Today’s OECD Interim Economic Outlook warns that trade growth is slowing, contributing to another slowing of global GDP growth in 2016 and with few signs of improvement for 2017. Does it really matter? If we believe the current anti-trade, anti-globalisation rhetoric, we might shrug our shoulders and say “no”. Trade has been so maligned and demonised, some might even be pleased.
But that would be the wrong answer. Open trade and cross-border investment are key vectors for diffusion of new technologies and competition, which are central to achieving productivity gains and improving well-being. New research published today by the OECD in conjunction with the Interim Economic Outlook suggests that a substantial part of the post-crisis slowdown in total factor productivity growth could be reversed if trade intensity were to recover. In short, weak trade is one of the factors that will keep the economy in a “low-growth” trap where sluggish trade and investment lead to diminished growth expectations and rising financial risks.
Over decades, trade has been responsible for drawing hundreds of millions of people out of poverty – and we mean one and two-dollar-a-day poverty – in emerging and developing countries. Trade could perform this same miracle for the many millions still living in abject poverty in poor countries in Asia and Africa, if other conditions are also right of course. Salaries and working conditions are almost always better in companies that trade than in those that do not, and this is true in countries at all levels of development. Households gain hugely from trade because it increases choice and reduces prices.
The prospects of millions of workers in the global economy depend on their participation in global value chains, as highlighted by statistics developed by the OECD with the WTO on Trade in Value-Added (TiVA). The main insight from these data is first, in order to export efficiently, a company has to also import efficiently. A second key insight is the importance of high quality services to support trade and trade-intensive activities. It should be of great concern that there are signs that the development of global value chains appears to have gone into reverse in recent years.
The OECD paper published today looks at the reasons for the trade slowdown and back-tracking in the development of global value chains. Several factors are at play, some of them cyclical in nature, others structural like the changing role of China in the global economy. Increasingly murky protectionism is contributing to the slowdown, as is the failure to implement any really ground-breaking global new trade initiatives for more than a decade. Without entering into a rather futile debate about when the slowdown really started or the exact contribution of structural versus cyclical drivers, let us instead ask what governments can do to reverse it.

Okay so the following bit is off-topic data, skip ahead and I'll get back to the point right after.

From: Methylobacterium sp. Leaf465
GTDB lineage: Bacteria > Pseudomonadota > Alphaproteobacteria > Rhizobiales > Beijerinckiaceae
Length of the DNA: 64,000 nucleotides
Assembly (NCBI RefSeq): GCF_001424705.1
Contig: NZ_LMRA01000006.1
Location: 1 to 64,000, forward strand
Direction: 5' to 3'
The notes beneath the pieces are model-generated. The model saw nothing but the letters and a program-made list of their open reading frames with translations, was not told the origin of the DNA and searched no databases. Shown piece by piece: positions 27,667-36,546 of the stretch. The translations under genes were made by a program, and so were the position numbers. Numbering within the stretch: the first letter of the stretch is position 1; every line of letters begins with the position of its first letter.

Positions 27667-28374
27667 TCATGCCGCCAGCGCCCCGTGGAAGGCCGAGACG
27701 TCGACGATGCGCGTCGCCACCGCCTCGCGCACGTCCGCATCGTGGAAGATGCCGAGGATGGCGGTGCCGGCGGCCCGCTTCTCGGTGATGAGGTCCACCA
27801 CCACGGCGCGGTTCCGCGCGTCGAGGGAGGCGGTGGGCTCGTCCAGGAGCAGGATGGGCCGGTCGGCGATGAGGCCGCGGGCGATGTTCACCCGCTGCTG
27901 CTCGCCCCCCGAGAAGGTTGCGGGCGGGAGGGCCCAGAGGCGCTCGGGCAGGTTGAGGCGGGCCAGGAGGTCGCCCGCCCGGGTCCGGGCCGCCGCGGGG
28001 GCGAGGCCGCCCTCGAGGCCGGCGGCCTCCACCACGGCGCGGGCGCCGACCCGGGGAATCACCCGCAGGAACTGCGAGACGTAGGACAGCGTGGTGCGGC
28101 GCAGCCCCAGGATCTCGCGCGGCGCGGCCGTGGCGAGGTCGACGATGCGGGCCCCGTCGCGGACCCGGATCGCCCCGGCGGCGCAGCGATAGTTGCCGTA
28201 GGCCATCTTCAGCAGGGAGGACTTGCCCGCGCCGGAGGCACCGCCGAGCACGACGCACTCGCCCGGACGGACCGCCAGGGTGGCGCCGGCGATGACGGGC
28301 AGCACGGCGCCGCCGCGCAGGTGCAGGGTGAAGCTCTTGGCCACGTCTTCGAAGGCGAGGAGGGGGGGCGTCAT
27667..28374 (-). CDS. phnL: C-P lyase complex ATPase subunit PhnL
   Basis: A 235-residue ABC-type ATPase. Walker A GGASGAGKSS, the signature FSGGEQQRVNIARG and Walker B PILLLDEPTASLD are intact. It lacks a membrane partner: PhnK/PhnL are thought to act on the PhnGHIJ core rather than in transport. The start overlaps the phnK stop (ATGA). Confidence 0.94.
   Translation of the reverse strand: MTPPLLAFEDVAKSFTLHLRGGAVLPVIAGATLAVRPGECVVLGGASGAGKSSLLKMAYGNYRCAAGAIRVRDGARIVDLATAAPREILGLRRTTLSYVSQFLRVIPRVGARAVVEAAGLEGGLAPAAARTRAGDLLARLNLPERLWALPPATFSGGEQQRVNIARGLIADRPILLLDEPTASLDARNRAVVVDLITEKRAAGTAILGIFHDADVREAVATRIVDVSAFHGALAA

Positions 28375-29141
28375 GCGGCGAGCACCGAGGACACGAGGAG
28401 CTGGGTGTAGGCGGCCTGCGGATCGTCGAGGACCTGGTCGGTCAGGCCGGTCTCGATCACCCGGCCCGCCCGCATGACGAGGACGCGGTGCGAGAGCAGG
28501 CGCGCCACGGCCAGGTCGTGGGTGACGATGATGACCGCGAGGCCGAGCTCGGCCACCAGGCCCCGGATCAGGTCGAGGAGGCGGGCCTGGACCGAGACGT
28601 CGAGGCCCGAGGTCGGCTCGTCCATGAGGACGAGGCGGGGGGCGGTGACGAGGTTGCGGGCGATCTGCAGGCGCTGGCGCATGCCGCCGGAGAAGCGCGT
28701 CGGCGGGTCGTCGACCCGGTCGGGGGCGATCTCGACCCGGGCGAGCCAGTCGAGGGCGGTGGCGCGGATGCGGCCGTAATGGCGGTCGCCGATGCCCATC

The OECD Interim Economic Outlook calls for implementation of a package of measures to boost demand, including through collective fiscal action focussed on raising investment and productive spending, and structural reforms. Removing barriers to trade and creating the conditions for people to reap the potential benefits of trade should be at the heart of the structural reform agenda.
First, governments should put their weight behind efforts to further lower trade barriers and unnecessary trade costs by implementing the Trade Facilitation Agreement, vigorously pursuing the reduction of restrictions on services trade, including by concluding the trade in Services Agreement (TISA), co-operating to reduce costly and unnecessary regulatory differences, concluding the Agreement on Environmental Goods, and by coming to the table to deliver a good result at the 11th WTO Ministerial Conference a little over a year from now. They should reduce remaining barriers to foreign direct investment. There are unilateral, bilateral, plurilateral and multilateral channels available if governments want to provide those growth opportunities that are currently lacking.
Second, governments need to step in to ensure that the benefits of trade are fairly shared. Governments should help those affected by the churn and disruption caused by globalisation. Benefits from trade are diffuse and long-term in nature. Losses tend to be sharp and very concentrated on individuals and regions. The people most affected are sometimes those with the least capacity to adjust. An unemployed steel worker does not take much comfort from knowing that programmers in Silicon Valley are thriving, or that T-shirts and smartphones are cheaper. What he or she needs is a decent job, new training and skills, and a robust social safety net to help through the transition.
Making trade work better for more people is not just about persuading them, although clearer and more honest communication is important. It is about ensuring that the full panoply of structural policies is put to work to ensure that people are able to reap the benefits that more open trade, technology, and investment will bring. This means paying attention to infrastructure, well-functioning financial markets, education and skills, clear and transparent institutions and rule of law – all the things that make an economy nimble Trade policy cannot be made in a vacuum but rather must be part of the fabric of domestic policies. If we are not able to do this, growing public scepticism, particularly in the most advanced economies, may mean that further market opening will be difficult, if not impossible. Such a result would impoverish many across the world.